Cloudy moonshine? We’re here to help!
As most of you know, if your moonshine is made correctly, it should be crystal clear. However, this is a challenge that many moonshiners face when they are learning. Lucky for you, we’re here to help! We’ve got three solutions that should help solve your problem.
Solution #1- Turn down the heat
In our experience, we’ve come to realize that the majority of the time cloudy moonshine is caused from your still ‘puking’ into the collection pot. This means that liquid in the boiler has foamed up into the column and then is dripping down through the condenser and drip arm. Lucky for us, the first solution is a simple one! If you notice your moonshine coming out cloudy, just turn down the heat.
Temperature control is very important in order for you still to function properly. The best way to determine the necessary heat is simply to monitor the shine output. If it is too high, your shine will be cloudy, if it is too low, runs will take much longer than they should (liquid should come out 2-4 drops per second).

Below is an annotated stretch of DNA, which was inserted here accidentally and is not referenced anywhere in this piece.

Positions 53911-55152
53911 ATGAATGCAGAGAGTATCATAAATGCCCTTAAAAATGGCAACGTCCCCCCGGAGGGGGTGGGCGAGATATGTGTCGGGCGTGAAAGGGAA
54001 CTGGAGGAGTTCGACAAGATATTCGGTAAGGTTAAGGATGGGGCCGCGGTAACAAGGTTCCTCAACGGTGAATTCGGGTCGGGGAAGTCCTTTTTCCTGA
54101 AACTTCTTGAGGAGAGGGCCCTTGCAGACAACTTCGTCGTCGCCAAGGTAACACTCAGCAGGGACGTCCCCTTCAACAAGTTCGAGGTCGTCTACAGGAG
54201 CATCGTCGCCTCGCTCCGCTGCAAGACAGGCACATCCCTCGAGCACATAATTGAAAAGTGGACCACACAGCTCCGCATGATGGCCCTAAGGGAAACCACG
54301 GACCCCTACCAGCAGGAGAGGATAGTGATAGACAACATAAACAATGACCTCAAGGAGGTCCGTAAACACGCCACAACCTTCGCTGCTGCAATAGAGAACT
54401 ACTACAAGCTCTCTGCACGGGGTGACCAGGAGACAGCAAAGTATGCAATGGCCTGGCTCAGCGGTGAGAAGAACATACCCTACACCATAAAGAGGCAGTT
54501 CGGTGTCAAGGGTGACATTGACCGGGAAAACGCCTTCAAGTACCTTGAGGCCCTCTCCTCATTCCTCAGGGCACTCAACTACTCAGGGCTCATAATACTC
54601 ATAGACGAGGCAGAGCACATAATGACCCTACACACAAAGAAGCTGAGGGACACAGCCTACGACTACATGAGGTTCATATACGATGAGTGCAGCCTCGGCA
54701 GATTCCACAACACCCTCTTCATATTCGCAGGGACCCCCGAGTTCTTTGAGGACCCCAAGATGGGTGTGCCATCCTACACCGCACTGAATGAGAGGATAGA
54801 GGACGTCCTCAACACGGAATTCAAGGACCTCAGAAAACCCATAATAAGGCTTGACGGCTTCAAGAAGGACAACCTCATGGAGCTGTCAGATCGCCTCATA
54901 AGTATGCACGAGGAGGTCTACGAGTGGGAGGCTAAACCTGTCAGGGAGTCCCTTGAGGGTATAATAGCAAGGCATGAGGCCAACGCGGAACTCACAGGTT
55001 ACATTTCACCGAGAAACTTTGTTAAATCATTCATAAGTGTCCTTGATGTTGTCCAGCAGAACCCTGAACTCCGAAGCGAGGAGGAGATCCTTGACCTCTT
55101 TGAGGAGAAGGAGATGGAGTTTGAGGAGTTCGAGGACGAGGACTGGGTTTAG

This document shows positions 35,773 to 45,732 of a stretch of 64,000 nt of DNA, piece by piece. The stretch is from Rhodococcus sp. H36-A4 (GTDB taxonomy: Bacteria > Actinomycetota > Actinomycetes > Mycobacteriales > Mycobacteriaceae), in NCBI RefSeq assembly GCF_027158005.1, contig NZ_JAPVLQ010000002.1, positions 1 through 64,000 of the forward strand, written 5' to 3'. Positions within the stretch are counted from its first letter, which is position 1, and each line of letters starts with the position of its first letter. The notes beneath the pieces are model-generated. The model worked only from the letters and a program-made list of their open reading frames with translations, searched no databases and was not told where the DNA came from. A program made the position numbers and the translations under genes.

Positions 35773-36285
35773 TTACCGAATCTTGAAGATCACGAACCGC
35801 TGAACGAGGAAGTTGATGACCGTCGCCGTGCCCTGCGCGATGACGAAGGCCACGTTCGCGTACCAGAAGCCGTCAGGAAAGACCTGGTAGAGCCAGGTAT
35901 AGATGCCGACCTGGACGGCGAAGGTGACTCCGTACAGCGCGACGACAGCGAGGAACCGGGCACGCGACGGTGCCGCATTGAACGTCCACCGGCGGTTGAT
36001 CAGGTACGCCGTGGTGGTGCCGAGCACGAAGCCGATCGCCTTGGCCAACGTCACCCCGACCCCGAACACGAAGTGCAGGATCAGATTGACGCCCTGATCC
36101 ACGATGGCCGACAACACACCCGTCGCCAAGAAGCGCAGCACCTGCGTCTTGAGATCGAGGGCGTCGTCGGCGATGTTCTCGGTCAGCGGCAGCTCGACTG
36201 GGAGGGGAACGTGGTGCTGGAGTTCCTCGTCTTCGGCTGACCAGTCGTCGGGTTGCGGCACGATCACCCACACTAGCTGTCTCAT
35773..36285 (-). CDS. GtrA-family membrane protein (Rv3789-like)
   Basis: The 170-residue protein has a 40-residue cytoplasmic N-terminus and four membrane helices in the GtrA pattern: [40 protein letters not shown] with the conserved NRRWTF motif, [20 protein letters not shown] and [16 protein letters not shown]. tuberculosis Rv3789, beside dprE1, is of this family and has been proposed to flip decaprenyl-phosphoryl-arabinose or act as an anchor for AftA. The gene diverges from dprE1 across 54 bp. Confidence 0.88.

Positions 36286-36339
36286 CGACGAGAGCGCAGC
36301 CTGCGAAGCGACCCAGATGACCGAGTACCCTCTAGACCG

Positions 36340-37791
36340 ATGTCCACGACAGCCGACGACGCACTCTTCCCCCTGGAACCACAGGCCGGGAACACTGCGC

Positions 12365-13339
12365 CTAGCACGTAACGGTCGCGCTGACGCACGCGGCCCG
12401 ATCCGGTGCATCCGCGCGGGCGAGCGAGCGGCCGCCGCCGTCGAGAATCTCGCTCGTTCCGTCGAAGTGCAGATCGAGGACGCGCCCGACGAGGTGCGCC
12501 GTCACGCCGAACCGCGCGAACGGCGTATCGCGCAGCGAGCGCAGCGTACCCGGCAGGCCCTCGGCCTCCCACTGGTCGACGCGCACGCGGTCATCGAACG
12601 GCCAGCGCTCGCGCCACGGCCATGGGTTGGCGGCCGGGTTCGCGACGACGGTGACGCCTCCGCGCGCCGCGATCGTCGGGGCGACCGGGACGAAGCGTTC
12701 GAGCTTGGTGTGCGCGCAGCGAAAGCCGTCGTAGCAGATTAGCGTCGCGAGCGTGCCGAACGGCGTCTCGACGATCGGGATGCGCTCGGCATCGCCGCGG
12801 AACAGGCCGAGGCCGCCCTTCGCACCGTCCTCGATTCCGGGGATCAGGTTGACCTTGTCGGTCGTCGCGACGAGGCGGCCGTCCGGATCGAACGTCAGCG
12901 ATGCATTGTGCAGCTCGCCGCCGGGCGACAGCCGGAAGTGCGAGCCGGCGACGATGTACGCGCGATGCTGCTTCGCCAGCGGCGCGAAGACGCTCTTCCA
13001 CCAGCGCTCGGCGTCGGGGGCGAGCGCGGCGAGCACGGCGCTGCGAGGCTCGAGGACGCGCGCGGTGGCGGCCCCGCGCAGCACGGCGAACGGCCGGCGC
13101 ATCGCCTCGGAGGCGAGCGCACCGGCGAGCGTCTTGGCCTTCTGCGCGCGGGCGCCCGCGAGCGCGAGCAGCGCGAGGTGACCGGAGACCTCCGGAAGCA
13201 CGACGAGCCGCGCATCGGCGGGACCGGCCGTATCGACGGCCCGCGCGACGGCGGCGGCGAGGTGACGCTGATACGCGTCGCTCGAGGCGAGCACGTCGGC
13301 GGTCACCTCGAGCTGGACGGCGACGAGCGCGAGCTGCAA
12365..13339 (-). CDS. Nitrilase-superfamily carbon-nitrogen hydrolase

Solution #2- Better tail cuts
Now, if solution #1 didn’t solve your problem, on to the next! The other possible problem with your moonshine is poor tail cuts. The tails contain fusel oils and if a high enough concentration of these oils makes it into your shine, it will become cloudy (sometimes right away and sometimes over time). To help determine where to make the cuts, collect the heads, hearts, and tails in half pint mason jars and label (and number) each jar once it’s full. You can taste test them to figure out where to make the cut. You will notice that the tails will not be as smooth as the hearts.
Solution #3- Use filtered water
Occasionally the tap water you use may be high in minerals, making cloudiness more of a possibility. So when proofing, be sure to use filtered water.
Solution #4- Let your yeast settle
Once the yeast is done fermenting, it will settle down to the bottom of your fermentation pot. If you do not allow sufficient time for the yeast to naturally settle, some of it may get into the still, causing cloudy shine. To speed up this process you can lower the temperature of the mash assuming you are using a temperature controlled fermentation chamber.